Dr. Harry SIN
Intensive Care Unit
Queen Elizabeth Hospital
Dr. Sin is an intensive care specialist at Queen Elizabeth Hospital. He graduated from the Chinese University of Hong Kong and is a fellow of the Hong Kong College of Physicians, Royal College of Physicians of Edinburg and College of Intensive Care Medicine of Australia & New Zealand.
As a critical care physician, he has special interests in Trauma and Neurointensive Care. He worked as clinical fellow at the Neurosciences Critical Care Unit - Addenbrooke’s Hospital, Cambridge. He is currently the committee member of the Strategy and Planning of Trauma Steering Committee, Kowloon Central Cluster.
Dr. Sin is also a medical simulation instructor and has made great efforts to professional health education. He is appointed as the program co-director of the Hospital Authority Central Intern Orientation Program and Intern Simulation Training Boot Camp.
Traumatic Brain Injury (TBI), defined as an alternation in brain function or other evidence of brain pathology caused by an external force, is a common and serious medical condition. Globally, there was an estimated of 69 million (95% CI 64 – 74 million) individuals suffered from TBI each year, with major source of health loss and disabilities.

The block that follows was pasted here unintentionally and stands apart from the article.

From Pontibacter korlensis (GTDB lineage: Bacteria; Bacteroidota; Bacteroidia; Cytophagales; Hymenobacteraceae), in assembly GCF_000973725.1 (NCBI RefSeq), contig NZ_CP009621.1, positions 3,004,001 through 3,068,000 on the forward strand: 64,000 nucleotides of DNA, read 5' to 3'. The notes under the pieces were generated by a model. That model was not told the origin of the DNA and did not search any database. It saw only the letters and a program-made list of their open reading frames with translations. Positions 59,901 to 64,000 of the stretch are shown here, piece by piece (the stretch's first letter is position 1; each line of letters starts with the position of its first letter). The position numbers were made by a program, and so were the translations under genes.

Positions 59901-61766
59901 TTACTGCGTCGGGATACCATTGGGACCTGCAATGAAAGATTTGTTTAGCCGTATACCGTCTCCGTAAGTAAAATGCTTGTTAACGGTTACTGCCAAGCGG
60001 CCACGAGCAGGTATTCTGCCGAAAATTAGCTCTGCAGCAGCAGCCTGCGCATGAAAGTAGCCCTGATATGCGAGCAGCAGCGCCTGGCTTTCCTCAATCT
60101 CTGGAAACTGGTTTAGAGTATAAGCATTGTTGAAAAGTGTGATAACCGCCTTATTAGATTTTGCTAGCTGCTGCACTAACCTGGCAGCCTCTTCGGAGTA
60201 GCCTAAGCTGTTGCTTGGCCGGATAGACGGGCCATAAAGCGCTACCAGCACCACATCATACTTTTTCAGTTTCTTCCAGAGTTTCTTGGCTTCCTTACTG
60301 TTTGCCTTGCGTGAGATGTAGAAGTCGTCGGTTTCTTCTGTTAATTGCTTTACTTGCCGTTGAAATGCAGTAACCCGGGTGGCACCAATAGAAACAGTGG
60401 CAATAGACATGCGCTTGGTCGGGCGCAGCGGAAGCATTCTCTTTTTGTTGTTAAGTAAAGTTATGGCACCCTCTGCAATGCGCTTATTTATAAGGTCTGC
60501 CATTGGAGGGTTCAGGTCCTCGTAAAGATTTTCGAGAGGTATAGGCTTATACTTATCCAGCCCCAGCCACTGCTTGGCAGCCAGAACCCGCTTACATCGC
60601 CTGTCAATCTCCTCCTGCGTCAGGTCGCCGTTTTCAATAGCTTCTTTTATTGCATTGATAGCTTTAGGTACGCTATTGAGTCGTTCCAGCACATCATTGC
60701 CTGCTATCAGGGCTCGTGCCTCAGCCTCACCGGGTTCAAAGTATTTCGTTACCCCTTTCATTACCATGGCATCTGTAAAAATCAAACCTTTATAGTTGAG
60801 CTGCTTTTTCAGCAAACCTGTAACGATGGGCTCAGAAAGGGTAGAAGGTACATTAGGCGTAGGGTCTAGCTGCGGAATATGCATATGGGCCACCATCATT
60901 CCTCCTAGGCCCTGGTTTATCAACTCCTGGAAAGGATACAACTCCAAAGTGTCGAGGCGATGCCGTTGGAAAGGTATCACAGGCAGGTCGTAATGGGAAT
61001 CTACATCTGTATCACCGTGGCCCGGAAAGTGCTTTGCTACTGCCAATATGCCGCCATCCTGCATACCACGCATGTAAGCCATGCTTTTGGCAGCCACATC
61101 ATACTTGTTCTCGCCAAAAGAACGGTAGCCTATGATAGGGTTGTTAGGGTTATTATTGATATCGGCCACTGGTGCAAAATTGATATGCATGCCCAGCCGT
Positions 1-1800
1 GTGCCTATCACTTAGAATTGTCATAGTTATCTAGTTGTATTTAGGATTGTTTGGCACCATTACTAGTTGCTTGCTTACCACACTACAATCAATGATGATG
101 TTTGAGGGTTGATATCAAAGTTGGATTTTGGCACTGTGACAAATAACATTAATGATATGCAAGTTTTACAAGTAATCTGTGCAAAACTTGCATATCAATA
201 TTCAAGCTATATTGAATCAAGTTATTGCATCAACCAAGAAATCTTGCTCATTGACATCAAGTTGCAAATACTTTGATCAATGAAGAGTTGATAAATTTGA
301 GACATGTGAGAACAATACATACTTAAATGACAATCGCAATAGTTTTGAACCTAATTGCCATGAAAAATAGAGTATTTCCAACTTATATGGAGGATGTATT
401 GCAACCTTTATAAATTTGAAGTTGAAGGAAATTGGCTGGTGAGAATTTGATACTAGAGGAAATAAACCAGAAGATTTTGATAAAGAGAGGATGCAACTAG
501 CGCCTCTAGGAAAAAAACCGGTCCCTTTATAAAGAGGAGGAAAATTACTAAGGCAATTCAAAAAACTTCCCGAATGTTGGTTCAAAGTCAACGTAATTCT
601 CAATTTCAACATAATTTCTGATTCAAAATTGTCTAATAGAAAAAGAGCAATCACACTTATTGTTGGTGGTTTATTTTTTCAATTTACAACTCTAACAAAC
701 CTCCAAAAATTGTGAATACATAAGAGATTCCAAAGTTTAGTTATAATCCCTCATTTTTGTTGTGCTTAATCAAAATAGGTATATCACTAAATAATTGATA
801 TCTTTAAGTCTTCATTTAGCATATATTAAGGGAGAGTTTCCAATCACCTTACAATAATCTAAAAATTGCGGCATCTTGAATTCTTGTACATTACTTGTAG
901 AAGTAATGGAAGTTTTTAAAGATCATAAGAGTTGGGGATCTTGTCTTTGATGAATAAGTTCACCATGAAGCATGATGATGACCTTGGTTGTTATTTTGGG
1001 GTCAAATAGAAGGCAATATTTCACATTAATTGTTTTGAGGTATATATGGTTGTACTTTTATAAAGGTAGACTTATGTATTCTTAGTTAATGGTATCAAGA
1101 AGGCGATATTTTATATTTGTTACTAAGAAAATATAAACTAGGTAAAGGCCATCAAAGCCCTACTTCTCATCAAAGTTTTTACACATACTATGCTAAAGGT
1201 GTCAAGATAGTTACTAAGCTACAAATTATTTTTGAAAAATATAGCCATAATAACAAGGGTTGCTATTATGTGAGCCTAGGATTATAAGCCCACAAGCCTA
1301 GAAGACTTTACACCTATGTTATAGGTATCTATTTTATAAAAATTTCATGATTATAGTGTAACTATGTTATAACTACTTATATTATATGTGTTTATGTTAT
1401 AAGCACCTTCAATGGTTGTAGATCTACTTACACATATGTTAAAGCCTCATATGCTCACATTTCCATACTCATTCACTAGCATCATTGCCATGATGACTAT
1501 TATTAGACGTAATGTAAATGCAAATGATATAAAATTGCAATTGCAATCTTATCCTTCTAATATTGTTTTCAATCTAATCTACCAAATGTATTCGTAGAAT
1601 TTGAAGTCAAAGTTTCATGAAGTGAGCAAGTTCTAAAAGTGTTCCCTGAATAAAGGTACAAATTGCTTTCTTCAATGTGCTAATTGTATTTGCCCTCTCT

The traditional management goals in severe TBI patients are to stabilize hemodynamics and system oxygenation to prevent secondary brain injury. With better understanding of acute brain injury pathophysiology, such as loss of autoregulation & systemic inflammatory response, care is suboptimal if we only focus on prevention of increased intracranial pressure or decreased cerebral perfusion pressure.
Modern neurointensive care has refined new management strategies & protocols with implementation of multi-modality monitoring, neuroimaging and computerized data collection systems in order to improve clinical outcomes.
In this session, I am going to review on the advanced neuromonitoring in
1. Pressure reactivity index
2. Brain tissue oxygen